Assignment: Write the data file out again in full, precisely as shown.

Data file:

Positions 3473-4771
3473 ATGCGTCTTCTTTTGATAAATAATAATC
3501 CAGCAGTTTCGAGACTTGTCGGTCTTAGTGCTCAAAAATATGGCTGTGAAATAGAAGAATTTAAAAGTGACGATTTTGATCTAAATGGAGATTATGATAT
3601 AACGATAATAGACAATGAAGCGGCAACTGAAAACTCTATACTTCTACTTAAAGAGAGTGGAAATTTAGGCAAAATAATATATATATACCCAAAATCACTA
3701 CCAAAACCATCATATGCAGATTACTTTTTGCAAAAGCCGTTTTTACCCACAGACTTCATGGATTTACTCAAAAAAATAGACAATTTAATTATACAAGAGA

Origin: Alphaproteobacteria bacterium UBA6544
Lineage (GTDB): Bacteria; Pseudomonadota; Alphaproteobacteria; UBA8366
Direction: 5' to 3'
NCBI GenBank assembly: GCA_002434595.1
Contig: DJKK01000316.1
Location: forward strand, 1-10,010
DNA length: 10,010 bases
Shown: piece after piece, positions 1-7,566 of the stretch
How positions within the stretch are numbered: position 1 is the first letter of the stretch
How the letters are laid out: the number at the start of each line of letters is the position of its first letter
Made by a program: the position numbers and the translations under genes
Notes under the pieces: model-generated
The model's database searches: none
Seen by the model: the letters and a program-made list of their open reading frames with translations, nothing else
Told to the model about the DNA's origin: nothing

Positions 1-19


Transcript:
Positions 3473-4771
3473 ATGCGTCTTCTTTTGATAAATAATAATC
3501 CAGCAGTTTCGAGACTTGTCGGTCTTAGTGCTCAAAAATATGGCTGTGAAATAGAAGAATTTAAAAGTGACGATTTTGATCTAAATGGAGATTATGATAT
3601 AACGATAATAGACAATGAAGCGGCAACTGAAAACTCTATACTTCTACTTAAAGAGAGTGGAAATTTAGGCAAAATAATATATATATACCCAAAATCACTA
3701 CCAAAACCATCATATGCAGATTACTTTTTGCAAAAGCCGTTTTTACCCACAGACTTCATGGATTTACTCAAAAAAATAGACAATTTAATTATACAAGAGA

Origin: Alphaproteobacteria bacterium UBA6544
Lineage (GTDB): Bacteria; Pseudomonadota; Alphaproteobacteria; UBA8366
Direction: 5' to 3'
NCBI GenBank assembly: GCA_002434595.1
Contig: DJKK01000316.1
Location: forward strand, 1-10,010
DNA length: 10,010 bases
Shown: piece after piece, positions 1-7,566 of the stretch
How positions within the stretch are numbered: position 1 is the first letter of the stretch
How the letters are laid out: the number at the start of each line of letters is the position of its first letter
Made by a program: the position numbers and the translations under genes
Notes under the pieces: model-generated
The model's database searches: none
Seen by the model: the letters and a program-made list of their open reading frames with translations, nothing else
Told to the model about the DNA's origin: nothing

Positions 1-19